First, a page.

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Many people are fearful of dogs, especially large, intimidating-looking breeds who have historically been used as guard dogs and for protection-oriented contexts. This causes many people to suspect the worst of some breeds, including pit bulls, Dobermans and Rottweilers, among others.
However, most of these negative perceptions are misguided.
In truth, these breeds – and Rottweilers in particular – are often lovely animals, who are undeserving of the reputations with which they’ve been saddled.
It is an understandable misconception, but there are certain facts that may make you reconsider this initial perception. In fact, the reputation that Rotties have developed could be quite unfair in certain contexts.
Read on to learn about Rottweiler temperament and personality, and why this breed type might be a lot different than what you think.
The Rottweiler is an old breed, whose history is not completely understood. The breed is thought to have descended from Roman driver dogs, who were used in the 1st Century to help herd cattle.
These dogs were massive, mastiff-like dogs, who had the strength, intelligence and bravery to skillfully control large and dangerous bulls.
During the Middle Ages, breeders living in and around the German town of Rottweil began using these dogs for different purposes. Instead of driving cattle, the dogs were tasked with pulling butcher carts and protecting the butcher from thieves.
They were found to be an effective guard dog for these purposes. Around this time, the dogs began to assume the physical traits and the basic Rottweiler personality that characterizes modern members of the breed.
Rottweilers waned in popularity over the next few hundred years before experiencing a resurgence around the beginning of the 20th Century. The first Rottweiler breeder club was established in 1914, and the breed began increasing in popularity shortly thereafter.
Throughout the remainder of the 20th Century, the breed was used in a variety of situations, including conformation, agility trials, obedience training, and protection contexts.
And, of course, they also became popular pets. Currently, the AKC (which began recognizing the breed in 1934) rates the Rottweiler as the 8th most popular breed in the United States.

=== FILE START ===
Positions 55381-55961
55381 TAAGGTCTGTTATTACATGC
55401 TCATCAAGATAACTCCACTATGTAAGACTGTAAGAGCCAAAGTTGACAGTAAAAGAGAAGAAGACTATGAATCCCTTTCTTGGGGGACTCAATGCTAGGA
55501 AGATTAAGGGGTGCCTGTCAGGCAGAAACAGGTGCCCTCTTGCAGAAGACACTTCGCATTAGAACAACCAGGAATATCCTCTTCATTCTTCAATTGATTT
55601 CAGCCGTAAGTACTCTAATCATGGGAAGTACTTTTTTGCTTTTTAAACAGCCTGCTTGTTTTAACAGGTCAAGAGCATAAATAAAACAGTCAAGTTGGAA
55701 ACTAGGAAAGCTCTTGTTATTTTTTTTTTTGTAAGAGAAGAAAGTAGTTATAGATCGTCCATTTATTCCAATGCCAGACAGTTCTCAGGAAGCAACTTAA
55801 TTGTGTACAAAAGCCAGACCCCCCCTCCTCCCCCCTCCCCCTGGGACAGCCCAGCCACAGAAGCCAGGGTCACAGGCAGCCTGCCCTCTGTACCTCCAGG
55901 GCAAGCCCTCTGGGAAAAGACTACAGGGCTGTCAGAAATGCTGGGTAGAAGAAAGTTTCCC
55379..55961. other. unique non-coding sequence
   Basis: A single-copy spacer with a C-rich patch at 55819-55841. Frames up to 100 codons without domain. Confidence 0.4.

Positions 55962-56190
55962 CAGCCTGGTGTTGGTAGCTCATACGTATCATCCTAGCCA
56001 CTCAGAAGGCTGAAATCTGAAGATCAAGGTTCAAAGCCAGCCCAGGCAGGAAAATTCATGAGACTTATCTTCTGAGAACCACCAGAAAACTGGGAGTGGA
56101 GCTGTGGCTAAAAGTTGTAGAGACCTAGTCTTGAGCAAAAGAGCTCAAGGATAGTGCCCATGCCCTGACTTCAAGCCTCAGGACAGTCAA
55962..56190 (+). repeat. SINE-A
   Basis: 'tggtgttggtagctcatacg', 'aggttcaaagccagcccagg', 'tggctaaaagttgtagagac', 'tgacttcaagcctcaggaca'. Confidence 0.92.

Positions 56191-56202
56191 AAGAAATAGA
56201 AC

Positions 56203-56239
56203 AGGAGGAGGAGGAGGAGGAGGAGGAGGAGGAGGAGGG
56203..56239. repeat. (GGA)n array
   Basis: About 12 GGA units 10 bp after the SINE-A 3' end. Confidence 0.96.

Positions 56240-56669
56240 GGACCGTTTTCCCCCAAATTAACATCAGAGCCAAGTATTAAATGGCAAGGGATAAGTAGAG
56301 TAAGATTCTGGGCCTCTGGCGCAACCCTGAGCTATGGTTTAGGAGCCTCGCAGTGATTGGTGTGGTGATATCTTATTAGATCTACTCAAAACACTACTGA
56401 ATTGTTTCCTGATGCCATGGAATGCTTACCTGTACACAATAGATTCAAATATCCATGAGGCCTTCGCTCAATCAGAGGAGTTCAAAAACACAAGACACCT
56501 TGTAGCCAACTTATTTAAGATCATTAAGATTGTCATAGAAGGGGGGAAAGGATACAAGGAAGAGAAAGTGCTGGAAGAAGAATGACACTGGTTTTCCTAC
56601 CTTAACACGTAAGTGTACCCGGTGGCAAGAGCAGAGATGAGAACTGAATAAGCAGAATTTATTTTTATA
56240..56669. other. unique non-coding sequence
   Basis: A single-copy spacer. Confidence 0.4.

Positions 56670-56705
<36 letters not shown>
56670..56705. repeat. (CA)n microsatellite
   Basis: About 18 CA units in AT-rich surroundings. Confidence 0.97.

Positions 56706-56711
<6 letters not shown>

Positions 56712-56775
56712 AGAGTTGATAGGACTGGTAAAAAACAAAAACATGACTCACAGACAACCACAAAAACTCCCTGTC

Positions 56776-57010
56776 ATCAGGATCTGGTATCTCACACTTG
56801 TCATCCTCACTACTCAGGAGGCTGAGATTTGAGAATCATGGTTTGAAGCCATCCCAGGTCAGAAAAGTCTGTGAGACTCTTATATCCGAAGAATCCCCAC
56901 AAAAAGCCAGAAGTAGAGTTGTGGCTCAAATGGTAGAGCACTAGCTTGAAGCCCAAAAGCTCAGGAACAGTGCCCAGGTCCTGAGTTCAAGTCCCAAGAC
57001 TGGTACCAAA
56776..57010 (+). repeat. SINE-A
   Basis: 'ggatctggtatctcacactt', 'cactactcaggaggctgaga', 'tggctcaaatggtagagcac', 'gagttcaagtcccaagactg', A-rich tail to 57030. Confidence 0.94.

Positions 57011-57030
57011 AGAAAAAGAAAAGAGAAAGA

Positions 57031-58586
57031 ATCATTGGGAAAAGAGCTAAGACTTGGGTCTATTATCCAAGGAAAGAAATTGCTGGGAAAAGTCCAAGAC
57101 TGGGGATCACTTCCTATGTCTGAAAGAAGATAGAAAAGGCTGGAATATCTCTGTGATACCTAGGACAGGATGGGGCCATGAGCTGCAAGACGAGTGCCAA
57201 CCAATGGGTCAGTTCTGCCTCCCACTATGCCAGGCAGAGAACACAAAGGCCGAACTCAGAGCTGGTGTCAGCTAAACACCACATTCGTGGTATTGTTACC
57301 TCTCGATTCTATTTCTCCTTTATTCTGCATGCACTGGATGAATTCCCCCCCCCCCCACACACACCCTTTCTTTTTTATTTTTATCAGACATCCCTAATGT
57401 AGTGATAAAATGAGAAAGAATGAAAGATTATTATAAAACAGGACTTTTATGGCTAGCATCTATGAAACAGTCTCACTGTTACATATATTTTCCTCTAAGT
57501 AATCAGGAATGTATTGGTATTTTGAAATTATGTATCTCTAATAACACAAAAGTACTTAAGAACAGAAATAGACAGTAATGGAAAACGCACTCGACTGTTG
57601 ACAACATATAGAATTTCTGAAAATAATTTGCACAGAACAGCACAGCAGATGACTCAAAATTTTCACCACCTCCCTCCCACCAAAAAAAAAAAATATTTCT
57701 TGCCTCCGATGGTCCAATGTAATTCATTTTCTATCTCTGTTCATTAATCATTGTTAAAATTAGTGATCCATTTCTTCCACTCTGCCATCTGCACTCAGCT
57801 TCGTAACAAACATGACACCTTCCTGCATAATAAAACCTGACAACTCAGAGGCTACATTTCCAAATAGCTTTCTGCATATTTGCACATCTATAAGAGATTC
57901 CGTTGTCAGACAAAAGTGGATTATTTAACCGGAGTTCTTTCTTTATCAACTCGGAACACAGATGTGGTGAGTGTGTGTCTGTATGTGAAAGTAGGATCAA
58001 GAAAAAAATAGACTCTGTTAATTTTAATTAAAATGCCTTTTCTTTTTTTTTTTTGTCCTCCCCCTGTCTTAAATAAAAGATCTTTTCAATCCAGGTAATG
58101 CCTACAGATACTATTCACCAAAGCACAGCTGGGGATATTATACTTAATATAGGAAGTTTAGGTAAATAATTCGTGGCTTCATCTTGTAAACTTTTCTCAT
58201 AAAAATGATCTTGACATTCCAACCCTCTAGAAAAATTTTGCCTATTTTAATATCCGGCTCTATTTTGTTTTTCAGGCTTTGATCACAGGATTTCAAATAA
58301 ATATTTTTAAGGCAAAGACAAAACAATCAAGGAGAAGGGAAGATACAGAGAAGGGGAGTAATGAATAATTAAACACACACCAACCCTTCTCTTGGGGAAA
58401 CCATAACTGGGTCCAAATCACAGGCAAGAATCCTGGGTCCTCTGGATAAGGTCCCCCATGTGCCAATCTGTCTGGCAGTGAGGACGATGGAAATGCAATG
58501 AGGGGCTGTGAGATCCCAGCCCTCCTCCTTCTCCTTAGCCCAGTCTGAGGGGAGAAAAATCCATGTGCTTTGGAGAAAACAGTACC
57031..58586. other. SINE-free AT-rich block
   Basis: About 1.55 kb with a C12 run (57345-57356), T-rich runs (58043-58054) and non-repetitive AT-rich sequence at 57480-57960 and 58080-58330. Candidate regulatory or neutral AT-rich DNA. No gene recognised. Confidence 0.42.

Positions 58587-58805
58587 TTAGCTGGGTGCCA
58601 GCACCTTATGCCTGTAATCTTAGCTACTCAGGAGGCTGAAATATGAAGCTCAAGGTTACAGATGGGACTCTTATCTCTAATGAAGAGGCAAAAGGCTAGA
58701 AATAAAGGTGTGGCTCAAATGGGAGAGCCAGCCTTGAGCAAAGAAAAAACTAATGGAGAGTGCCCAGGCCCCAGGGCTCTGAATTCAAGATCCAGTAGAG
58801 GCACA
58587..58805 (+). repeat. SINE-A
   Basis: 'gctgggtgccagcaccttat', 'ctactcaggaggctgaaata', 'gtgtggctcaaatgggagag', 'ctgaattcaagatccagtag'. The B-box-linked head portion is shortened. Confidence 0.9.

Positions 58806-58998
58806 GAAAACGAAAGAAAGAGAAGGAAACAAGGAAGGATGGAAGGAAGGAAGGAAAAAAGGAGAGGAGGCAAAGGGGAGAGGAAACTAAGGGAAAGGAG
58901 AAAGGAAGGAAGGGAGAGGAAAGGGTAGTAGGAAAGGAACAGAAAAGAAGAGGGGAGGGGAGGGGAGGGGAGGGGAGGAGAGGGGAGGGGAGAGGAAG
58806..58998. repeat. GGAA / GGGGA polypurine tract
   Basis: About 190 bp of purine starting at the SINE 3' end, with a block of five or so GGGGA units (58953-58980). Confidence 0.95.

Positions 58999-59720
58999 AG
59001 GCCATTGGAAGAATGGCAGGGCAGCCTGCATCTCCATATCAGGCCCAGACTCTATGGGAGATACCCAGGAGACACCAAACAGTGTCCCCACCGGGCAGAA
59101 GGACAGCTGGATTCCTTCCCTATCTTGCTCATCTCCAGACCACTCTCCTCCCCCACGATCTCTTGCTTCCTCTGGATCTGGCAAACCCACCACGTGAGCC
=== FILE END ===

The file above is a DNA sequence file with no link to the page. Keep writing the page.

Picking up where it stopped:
Surprisingly, there are an awful lot of misconceptions, especially when considering how many people actually own Rotties themselves.
Rottweilers have very strong personalities, which are fairly consistent among different individuals. However, they are also a very intelligent dog. Some of the terms most commonly applied to the breed include:
We’ll examine a few of their more noteworthy personality traits below.
Sensitivity is an important part of the Rottweiler personality. In fact, most people are shocked at how sensitive these somewhat-imposing dogs are.
Despite their bravery and impressive size, they can become quite distraught by harsh treatment or training methods. Instead, Rottweilers should be trained using positive reinforcement techniques, as most are very eager to please their owner.
However, their sensitivity is generally limited to the members of their families, as Rottweilers are typically aloof and reserved around strangers. While they are rarely aggressive toward unfamiliar people, they remain cool and detached, yet willing to act, should the stranger present a danger.
Rottweilers are incredibly loving dogs who are absurdly affectionate with their families. Akin to extra-large lap dogs, Rottweilers love to snuggle and lounge about with their people, and they’ll often lay directly on top of their owner if allowed to do so.
Because of this affectionate nature, Rottweilers often bond strongly with their families. This can lead to problems with separation anxiety if they are left alone for long periods of time.
Rottweilers do not want to be separated from their families, and they are not well-suited to a life chained up in the back yard. Rottweilers are eager to join their families on adventures, even if these adventures are nothing more than trips to the store.
So consider these factors when choosing this breed type, as if you can not provide the Rottie with the exercise and experiences it craves, it will likely not be as happy of a dog.
Although they can be sensitive, Rottweilers rarely back down from a challenge.
Instead, they meet perceived threats head-on; often, while putting on a ferocious barking-and-lunging display. However, properly trained and bred Rottweilers should not be outwardly aggressive with either people or other animals.
Once again, this is why the socialization of these dogs is so vital. Rottweiler puppies who are well socialized are much less likely to act out toward strangers.
Their bravery and protective instincts are part of the reason Rottweilers are commonly used in guarding and protection-oriented contexts, including as guard dogs and police dogs.
In fact, they are one of the most commonly used breeds by military personnel, police and private guard dog trainers.
They tend to be extraordinarily protective of their families, and they will often position themselves between a family member and a threat.
Many Rottweiler owners even report that their dogs will place themselves between quarreling family members, even when such disputes are playful in nature.
They appreciate familial harmony and are happiest when receiving love and affection from the whole family. However, it is important to ensure that they do not misunderstand the situation so that a Rottweiler’s behavior does not become aggressive.